A Better Look at Lithuania

Friday, June 26, 2009

The unique collections in the Hoover Archives show time and again that discoveries remain to be made, and secrets uncovered, even in well-documented historical periods such as the interwar period in Lithuania and its later occupation. The Hoover Archives holds comprehensive collections of materials from the Baltic states, including several that offer historians important insights about Lithuania. The documents are housed at Hoover and other Western archives because the political situation after World War II forced Lithuanian archivists and political leaders to send their national records overseas to save them from the Soviets. Thus many secrets of the Lithuanian government ended up abroad.

The Hoover material includes the correspondence of Lithuanian émigrés, diplomats, and other political figures on governmental and personal issues; reports, speeches, and articles; and drawings, posters, and postage stamps. In most cases the documents are anticommunist and anti-Soviet, emphasizing the illegality of the occupation of Lithuania. Those documents have not been thoroughly researched or published, so a closer look seems warranted.

Scholars studying genocide in Lithuania will find the memoirs of Samuel Esterovich, a businessman born in Lithuania who later immigrated to the United States, an important resource, as is the correspondence of Ona Simaite, which includes notes and photos relating to aid given to residents of the Vilnius ghetto during the German occupation. Although the history of the Holocaust in Lithuania has been widely researched, such resources bring new facts to light regarding the genocide of the Jews and the Lithuanians who saved Jews in Vilnius.

For those who study the Lithuanian resistance to Soviet occupation, research material about anti-Bolshevik guerrillas in the Joniskenai district compiled by Petras Gudelis is of great value. Furthermore, the legacy of Algirdas Vokietaitis, representative of the Lithuanian underground in Swe- den during World War II, sheds new light on this period. The Vokietaitis collection includes photocopies of leaflets, declarations, and transcripts of secret radio broadcasts about the resistance of the Lithuanian population to both German and Soviet occupiers.

Many secrets of the Lithuanian government ended up in foreign archives for safekeeping after World War II.

Across the Atlantic, Lithuanian-American organizations were active in the postwar years, seeking to restore Lithuania's independence and help its citizens. In the Hoover Archives we find correspondence, resolutions, and reports saved by the Lithuanian National Council of America that provide useful material for researchers. Those documents also reflect the U.S. acknowledgment of Lithuanian independence in 1918–25, complemented by the Joseph Hertmanowicz collection, consisting of letters, speeches, and resolutions, including draft petitions of Lithuanians to Congress and mem- oranda to President Warren Harding and Secretary of State Charles Hughes.

The majority of Lithuanian holdings in the archives are collections donated by Lithuanian diplomats and other prominent national figures; their papers center on major events such as the German and Soviet occu- pations. Scholars have largely overlooked the activities of these diplomats in exile and their foreign policy insights. Part of the Eduardas Turauskas archives at Hoover provides new data on political events in Lithuania in 1939–40, just before the Soviet Union swallowed up the Baltic nation in accordance with the Molotov-Ribbentrop Pact. Turauskas was the director of the Political Department of the Ministry of Foreign Affairs at the beginning of World War II. Scholars believe that while fleeing to the West after the occupation of Lithuania, he managed to take away the most important, and vigilantly guarded, government documents. After he died, his archives were divided between Hoover and the Lithuanian Emigration Institute in Kaunas. At Hoover the Turauskas collection, which consists of nine boxes of important archival documents, including his correspondence with other Lithuanian diplomats in exile, awaits a comprehensive analysis. Correspondence in the collection, though fragmentary, allows us to trace many wartime events, such as draft telegrams to the government of the Soviet Union, including a handwritten communication to the Soviet government strongly opposing Moscow's occupation ultimatum. The existence of a possible response to the ultimatum has previously been unknown to Lithuanian historians. Other documents in the collections of Lithuanian diplomats P. Klimas, P. Dauzvzrdis, and J. Sliupas show the diplomatic position of the Western countries toward Lithuania and its population under Nazi and Soviet occupations.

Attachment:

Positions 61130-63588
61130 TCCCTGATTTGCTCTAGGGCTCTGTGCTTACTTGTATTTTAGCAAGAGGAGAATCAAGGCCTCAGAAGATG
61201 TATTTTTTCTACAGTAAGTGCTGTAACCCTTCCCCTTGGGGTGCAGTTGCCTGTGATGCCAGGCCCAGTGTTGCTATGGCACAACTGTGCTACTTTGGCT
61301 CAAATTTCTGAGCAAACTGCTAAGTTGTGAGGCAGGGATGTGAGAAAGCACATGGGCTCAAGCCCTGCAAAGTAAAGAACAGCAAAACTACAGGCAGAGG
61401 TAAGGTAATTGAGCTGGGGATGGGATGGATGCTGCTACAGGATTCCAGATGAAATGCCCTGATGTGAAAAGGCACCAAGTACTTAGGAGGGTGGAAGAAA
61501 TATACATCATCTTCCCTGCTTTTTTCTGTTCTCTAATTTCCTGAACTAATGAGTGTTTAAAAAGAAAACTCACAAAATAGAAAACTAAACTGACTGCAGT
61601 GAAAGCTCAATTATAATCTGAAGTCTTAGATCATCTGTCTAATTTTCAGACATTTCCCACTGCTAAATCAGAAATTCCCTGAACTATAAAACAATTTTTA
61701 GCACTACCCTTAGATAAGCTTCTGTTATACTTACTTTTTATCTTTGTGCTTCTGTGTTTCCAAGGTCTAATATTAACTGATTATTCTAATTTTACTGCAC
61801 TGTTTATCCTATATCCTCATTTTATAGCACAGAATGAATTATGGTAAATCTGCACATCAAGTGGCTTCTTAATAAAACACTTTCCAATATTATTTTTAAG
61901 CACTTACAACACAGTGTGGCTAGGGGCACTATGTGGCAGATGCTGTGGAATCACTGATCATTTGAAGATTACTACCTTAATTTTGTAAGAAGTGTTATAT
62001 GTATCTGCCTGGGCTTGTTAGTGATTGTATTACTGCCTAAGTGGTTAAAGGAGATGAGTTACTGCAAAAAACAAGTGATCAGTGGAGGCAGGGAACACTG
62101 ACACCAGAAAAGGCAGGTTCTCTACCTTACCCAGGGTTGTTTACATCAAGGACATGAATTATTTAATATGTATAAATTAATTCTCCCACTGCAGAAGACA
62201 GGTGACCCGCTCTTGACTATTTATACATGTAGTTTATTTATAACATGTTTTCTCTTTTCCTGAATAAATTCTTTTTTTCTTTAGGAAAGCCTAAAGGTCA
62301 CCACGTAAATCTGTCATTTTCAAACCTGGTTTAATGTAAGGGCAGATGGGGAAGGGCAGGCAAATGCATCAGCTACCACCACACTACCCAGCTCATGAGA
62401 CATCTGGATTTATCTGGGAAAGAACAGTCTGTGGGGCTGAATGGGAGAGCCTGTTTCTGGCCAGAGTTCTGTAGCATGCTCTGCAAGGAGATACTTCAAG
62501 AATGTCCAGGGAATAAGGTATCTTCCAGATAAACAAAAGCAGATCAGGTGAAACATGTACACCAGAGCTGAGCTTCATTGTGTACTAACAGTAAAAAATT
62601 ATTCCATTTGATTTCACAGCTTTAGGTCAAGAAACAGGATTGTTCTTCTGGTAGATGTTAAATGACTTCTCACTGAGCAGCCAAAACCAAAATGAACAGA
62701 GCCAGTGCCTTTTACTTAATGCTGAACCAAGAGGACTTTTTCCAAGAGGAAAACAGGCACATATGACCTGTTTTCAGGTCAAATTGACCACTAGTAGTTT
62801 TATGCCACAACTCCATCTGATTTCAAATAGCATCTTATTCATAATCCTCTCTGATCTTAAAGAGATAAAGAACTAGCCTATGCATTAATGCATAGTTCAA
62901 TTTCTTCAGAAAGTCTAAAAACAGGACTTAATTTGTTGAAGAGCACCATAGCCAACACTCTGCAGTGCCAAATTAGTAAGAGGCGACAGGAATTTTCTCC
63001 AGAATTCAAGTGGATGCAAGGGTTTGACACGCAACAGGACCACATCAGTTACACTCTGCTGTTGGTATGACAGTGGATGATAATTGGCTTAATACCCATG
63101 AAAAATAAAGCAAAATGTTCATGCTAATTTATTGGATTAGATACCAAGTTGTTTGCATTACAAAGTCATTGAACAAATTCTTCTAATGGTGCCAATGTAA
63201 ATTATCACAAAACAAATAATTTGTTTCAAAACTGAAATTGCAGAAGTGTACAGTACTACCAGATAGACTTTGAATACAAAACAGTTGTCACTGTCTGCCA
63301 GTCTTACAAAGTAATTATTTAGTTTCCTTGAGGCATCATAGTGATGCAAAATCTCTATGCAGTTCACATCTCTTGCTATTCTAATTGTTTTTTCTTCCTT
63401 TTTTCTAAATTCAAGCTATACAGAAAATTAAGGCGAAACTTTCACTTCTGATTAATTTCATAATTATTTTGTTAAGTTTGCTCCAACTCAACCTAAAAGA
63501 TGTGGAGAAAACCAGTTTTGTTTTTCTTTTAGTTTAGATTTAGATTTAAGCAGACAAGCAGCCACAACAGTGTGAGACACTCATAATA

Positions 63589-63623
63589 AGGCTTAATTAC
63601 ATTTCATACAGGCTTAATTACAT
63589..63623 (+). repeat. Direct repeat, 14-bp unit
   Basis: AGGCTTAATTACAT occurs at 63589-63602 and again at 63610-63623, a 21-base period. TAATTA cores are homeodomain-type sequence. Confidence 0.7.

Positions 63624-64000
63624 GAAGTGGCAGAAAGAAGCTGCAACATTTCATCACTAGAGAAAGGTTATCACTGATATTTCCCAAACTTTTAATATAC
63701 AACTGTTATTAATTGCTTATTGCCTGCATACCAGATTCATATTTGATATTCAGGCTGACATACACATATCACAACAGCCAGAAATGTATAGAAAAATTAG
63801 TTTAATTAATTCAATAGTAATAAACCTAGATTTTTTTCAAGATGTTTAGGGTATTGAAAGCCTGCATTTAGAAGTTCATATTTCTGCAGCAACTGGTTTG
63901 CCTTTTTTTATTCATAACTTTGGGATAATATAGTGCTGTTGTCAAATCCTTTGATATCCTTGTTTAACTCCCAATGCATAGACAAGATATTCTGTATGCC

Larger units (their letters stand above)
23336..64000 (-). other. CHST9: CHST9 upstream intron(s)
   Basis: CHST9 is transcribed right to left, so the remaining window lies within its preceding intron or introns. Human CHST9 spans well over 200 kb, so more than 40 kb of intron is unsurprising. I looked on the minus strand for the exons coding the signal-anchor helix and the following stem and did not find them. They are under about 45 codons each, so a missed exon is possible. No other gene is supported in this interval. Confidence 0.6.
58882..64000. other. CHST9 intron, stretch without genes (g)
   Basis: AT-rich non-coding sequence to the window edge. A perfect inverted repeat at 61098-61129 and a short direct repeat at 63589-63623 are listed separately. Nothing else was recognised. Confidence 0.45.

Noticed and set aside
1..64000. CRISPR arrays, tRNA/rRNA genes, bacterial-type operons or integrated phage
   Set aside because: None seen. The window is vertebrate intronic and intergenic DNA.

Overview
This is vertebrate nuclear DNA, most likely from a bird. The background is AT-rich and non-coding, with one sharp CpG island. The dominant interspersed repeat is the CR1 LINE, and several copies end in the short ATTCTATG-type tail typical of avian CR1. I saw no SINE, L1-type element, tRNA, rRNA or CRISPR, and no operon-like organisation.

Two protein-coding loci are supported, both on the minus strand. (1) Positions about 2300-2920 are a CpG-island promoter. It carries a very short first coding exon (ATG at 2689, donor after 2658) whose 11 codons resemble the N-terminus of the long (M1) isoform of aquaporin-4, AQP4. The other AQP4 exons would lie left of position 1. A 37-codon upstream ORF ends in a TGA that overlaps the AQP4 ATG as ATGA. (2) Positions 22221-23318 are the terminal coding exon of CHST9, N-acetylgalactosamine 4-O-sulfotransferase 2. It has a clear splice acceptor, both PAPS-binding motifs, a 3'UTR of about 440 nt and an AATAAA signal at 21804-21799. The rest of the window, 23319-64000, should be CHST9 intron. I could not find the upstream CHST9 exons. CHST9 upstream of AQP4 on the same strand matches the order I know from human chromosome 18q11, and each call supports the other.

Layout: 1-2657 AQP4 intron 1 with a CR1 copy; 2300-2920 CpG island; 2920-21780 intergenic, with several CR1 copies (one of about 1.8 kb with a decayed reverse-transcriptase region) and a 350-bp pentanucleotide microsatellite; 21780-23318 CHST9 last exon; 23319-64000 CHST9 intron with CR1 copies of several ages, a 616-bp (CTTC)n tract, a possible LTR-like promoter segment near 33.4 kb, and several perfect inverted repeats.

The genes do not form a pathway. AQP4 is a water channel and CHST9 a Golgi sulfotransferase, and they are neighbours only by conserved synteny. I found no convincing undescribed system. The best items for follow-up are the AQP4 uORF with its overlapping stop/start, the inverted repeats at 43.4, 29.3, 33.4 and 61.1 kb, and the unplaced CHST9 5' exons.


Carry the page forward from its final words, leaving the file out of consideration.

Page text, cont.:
At least one genuine historical treasure may reside in the Hoover material. Lithuania's most important document, the Act of February 16, has long been missing. That act, which formed the constitutional basis for Lithuanian independence both in the twentieth century and today, was signed by the Council of Lithuania in 1918 when the land was under German occupation. All legal documents of the interwar period were kept in the Office of the President; at the beginning of World War II, the Ministry of Foreign Affairs selected five boxes of international contracts and sent them to the United States, making it likely that the 1918 Act of Independence of Lithuania was among them. Every effort should be taken to solve this historical mystery.

The Lithuanian archival documents at the Hoover Archives have not been fully researched by either Lithuanian or foreign scholars. Future research promises to fill in important gaps in the study of Lithuania's history.

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